Conscious Co-sleeping

What is Co-Sleeping?

Co-sleeping is the practice of having your baby sleep in your bed or in a bed that is adjacent to your bed. The practice of “separate surface” co-sleeping provides many of the same benefits.

Co-sleeping, when done correctly, is safer than having your baby sleep in a separate room. Co-sleeping promotes bonding, and makes breastfeeding a more easily achieved practice.

In writing this I hope to address some frequently asked questions that concerned parents often have about co-sleeping. The answers are from my personal experience as well as the research of Dr. James McKenna of the Mother-Baby Behavioural Sleep Laboratory of the University of Notre Dame.

Why co-sleep in “western” cultures which often do not approve of the practice?

The short answer to this is because it is safer and healthier for your baby. Being within close reach during sleep enables the mother and baby to each respond to the cues of the other (smells whispering, touch, heat, breathing patterns).

Co-sleeping is a cross-cultural, species-wide practice which is a behaviour designed to maximise infant survival rates.  It is humankind’s oldest and most successful mother-baby sleeping and breastfeeding arrangement.

Apart from the obvious convenience of breastfeeding, are there any other health benefits to co-sleeping?

When a baby sleeps close to their mother or another adult caregiver, where they periodically exchange sensory stimuli and share touch, vision, sounds, smells, movement cues, breathing sounds, CO2 gas, as well as breast-milk, it cuts the chance of the baby dying from SIDS (about a third to half).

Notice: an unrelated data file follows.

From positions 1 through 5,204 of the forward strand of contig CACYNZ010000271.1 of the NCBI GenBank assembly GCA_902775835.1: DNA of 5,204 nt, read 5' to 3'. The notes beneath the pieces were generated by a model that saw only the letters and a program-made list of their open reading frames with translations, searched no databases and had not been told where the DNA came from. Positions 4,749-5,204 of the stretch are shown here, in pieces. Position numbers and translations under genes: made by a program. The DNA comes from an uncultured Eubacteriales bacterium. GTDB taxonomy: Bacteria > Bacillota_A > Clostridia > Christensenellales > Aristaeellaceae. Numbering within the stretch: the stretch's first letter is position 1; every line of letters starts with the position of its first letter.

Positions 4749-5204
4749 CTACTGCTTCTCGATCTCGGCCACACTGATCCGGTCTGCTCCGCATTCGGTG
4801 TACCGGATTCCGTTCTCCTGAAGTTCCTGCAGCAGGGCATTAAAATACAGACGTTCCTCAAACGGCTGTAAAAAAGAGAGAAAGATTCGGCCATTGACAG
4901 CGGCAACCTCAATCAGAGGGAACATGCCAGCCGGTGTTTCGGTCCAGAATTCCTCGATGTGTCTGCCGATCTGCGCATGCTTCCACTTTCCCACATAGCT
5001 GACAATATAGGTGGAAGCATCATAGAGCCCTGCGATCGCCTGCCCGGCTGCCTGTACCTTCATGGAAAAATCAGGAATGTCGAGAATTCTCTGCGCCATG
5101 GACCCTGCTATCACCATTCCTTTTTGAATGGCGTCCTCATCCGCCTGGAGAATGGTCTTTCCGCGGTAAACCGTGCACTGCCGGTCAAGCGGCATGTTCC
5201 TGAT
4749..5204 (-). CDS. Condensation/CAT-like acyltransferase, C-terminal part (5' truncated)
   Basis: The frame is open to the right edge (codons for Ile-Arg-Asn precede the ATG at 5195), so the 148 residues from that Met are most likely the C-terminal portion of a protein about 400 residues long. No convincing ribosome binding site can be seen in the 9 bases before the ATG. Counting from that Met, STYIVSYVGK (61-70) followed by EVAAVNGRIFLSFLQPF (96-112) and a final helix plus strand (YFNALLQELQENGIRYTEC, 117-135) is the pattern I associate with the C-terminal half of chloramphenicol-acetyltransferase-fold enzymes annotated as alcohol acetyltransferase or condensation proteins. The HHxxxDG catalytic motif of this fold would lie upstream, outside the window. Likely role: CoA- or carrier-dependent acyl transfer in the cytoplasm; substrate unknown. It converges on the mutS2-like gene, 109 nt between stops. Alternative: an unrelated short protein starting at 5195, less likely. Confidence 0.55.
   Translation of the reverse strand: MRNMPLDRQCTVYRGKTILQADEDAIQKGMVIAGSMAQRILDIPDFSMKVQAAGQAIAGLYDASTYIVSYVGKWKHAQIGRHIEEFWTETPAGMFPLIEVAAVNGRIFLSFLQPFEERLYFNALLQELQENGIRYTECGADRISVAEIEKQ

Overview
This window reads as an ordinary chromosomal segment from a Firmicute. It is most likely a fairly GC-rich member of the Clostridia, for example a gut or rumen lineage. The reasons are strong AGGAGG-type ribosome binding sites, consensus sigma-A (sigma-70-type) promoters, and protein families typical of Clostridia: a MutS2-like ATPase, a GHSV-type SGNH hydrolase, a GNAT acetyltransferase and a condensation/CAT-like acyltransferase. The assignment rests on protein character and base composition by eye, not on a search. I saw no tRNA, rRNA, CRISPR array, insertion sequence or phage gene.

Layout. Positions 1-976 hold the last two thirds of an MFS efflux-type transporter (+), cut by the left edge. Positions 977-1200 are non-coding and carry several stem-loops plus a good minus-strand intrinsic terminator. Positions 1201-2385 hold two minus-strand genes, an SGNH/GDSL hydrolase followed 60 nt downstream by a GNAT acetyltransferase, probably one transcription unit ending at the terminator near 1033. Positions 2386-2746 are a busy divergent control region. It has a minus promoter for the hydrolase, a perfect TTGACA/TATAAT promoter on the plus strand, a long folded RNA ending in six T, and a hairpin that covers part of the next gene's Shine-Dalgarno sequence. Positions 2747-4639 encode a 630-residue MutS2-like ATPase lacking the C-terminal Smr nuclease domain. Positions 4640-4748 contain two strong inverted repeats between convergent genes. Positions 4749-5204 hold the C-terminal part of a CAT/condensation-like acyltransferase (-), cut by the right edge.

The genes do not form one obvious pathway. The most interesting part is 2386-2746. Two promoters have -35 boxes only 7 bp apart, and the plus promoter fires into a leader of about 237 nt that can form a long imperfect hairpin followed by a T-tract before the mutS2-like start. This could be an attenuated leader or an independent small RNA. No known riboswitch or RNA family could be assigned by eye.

A newborn baby’s respiratory system is not fully developed, they benefit from hearing the pattern of the parents breathing as they sleep. As they hear the pattern they naturally copy it preventing breathing abnormalities.  As with the breathing, the baby’s internal heating regulation is not fully developed either and when sleeping use the parent’s body heat to keep warm in a way that works better than heavy blankets which can be a SIDS risk.

The frequency with which the baby is touched is also of great value to the baby’s developing immune system and growth. Being in arms reach for a pat or cuddle helps to promote the release of  growth hormones and promotes elasticity in the intestines to help the baby’s absorption of nutrients.

In addition to the above, sleeping in the shelter of the parent promotes neural and psychological development.  Remember, most mammals are born ready to walk, but ours are born when they are still 1 year away from walking. Our evolutionary design has us birthing our babies early so that we can walk upright and be better able to run from predators, but in order to develop properly our babies need more time in our arms.

What makes the safest possible bed-sharing environment?

There is no one risk or benefit factor which guarantees the safety of the bed, but a combination of factors.

To begin with, a safe bed-sharing environment is when the bed is shared with non-smoking, responsible, committed and sober parents or close family members.  An emotional bond is very important as well. Tobacco or other substances should not be smoked anywhere in a house where children are living. The dangers of second hand smoke should not be underestimated.